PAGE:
Nick Cave, 4th & B, San Diego, 16 September 2008

This was the first gig I’ve been to in San Diego, at 4th & B, an old bank turned into a trendy wine bargig and club venue just a block away from my office on the way to the car park. So convenient, which is what matters the most when it comes to rock’n’roll, don’t you think?

I’ve seen Nick Cave play live once before, as part of a live soundtrack for some silent Japanese movie set in a lunatic asylum. He played a piano ballad at the start and finish, and in between Barry Adamson conducted the Mute Records All-Stars. Pan Sonic, Add N To X, and others created a cacophony which rose and fell through out the film, climaxing with a scene where the inmates have a big benny in the prison. Adamson kept the noise rising and rising. At one point in the impenetrable proceedings, a member of the audience called out, “what’s going on”, to which Adamson turned round and shrugged. The song that Cave played had a lyric that sounded to Friend Robin and I like, “,…”, when in fact it was, “Sweetheart come, sweetheart come…back to me”. Silly boys.

Before the film, we were shown a documentary about Can, from the hairy wig-out period, to found-sound pioneers, to the aren’t-we-wacky time, and finally to the modern inspirational veterans period. I have a copy of Finitribe’s great cover of I Want More, but that wasn’t mentioned here. Then as a nice little interlude we had the charming video for Add N To X Metal Fingers In My Body. So when was that? Quite a while ago.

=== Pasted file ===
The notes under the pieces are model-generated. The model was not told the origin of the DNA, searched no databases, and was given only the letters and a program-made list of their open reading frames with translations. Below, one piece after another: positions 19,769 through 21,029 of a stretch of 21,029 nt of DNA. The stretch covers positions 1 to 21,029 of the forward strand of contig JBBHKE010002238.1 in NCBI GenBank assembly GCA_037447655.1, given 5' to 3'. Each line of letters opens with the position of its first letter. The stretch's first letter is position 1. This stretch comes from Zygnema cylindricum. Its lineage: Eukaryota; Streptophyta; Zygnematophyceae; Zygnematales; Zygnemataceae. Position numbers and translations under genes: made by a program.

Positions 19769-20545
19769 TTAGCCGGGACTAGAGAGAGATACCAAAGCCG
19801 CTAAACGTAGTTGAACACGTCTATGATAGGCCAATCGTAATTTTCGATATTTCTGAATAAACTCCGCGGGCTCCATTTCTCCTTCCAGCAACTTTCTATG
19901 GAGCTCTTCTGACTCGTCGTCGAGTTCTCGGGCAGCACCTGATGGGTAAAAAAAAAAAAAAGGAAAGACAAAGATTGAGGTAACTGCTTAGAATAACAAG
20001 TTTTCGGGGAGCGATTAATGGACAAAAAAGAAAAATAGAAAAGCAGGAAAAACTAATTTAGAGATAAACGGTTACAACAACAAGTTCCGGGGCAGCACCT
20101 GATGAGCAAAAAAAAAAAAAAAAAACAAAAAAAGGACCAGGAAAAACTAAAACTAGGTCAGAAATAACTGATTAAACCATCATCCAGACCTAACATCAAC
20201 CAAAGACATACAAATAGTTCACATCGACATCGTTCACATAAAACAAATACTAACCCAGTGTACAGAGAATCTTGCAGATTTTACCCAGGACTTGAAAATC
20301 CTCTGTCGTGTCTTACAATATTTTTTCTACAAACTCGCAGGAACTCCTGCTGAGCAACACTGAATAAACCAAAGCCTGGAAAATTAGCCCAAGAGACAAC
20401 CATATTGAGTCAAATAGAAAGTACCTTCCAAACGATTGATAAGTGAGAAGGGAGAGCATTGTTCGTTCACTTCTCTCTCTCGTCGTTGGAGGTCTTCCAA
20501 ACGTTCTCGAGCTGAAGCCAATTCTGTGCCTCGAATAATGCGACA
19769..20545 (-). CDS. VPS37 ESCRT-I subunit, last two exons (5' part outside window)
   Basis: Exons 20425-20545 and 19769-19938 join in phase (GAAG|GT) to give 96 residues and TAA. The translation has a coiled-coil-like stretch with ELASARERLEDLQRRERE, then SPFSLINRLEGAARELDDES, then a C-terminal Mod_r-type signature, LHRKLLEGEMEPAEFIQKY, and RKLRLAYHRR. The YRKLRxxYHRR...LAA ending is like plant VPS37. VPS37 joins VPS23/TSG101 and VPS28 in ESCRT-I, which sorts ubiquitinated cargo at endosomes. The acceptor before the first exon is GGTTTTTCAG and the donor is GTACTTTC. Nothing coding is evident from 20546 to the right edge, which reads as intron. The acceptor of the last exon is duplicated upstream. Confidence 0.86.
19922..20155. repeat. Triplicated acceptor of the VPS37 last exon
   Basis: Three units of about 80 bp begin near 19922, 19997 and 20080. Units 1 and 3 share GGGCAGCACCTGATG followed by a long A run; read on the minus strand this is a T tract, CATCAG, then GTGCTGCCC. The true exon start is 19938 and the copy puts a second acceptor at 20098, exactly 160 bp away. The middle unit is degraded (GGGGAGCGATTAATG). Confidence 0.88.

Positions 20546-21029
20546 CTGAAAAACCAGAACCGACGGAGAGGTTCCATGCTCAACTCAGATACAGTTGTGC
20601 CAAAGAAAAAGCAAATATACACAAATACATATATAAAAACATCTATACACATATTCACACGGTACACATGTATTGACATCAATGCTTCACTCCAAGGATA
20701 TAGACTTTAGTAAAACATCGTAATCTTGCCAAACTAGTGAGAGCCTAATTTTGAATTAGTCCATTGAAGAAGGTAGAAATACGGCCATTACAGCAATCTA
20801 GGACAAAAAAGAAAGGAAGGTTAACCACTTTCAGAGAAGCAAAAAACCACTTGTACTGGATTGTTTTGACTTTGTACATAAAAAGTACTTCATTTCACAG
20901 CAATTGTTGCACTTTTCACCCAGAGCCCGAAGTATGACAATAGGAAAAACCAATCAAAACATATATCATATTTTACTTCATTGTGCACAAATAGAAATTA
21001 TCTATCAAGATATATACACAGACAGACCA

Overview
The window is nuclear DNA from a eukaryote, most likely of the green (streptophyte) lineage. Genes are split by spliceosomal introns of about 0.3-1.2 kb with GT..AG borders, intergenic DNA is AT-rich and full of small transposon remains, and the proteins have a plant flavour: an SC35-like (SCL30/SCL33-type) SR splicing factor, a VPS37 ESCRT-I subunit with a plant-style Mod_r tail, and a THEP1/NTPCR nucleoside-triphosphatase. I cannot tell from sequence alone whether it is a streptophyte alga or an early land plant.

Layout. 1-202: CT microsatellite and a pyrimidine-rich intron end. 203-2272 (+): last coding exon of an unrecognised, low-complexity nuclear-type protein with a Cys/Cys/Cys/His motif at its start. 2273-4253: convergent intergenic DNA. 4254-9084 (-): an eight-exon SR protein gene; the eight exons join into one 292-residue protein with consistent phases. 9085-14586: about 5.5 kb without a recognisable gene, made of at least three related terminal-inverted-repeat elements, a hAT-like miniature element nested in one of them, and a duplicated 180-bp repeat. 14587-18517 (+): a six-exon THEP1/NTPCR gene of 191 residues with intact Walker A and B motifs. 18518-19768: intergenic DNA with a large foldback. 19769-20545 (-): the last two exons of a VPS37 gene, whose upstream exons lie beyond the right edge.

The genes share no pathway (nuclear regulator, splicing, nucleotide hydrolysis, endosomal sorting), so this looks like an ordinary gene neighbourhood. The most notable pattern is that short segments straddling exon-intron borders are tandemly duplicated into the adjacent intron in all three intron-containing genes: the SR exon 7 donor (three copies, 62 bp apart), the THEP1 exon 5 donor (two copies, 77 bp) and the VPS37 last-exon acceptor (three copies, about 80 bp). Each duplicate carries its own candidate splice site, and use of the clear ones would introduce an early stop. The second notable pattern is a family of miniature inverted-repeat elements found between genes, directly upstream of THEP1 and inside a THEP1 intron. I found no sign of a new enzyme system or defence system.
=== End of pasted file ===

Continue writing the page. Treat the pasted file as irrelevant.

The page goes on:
Anyway, I’ve been getting more into Nick Cave recently. I’ve always been into him and the Bad Seeds in a kind of background way. Friend Robin and I have a running joke about Blixa Bargeld complaining about the venue in that tour film, “If you have a piece with two flutes, and one cello…”.

My username on various sites is ‘muteboy’, which I chose in a very vague way because I like the music from many Mute Records artists. I have an old Mute Records compilation from 1991 which had ‘The Train Song’ on it, amongst some rather less melodic stuff from ver ‘Bauten and others. I’m a fan of Laibach, Nitzer Ebb, Add N To X, Richard Hawley, Cabaret Voltaire, Inspiral Carpets, Plastikman, Renegade Soundwave, and I feel I should like more. And what are website usernames if not an aspirational and pretentious affectation?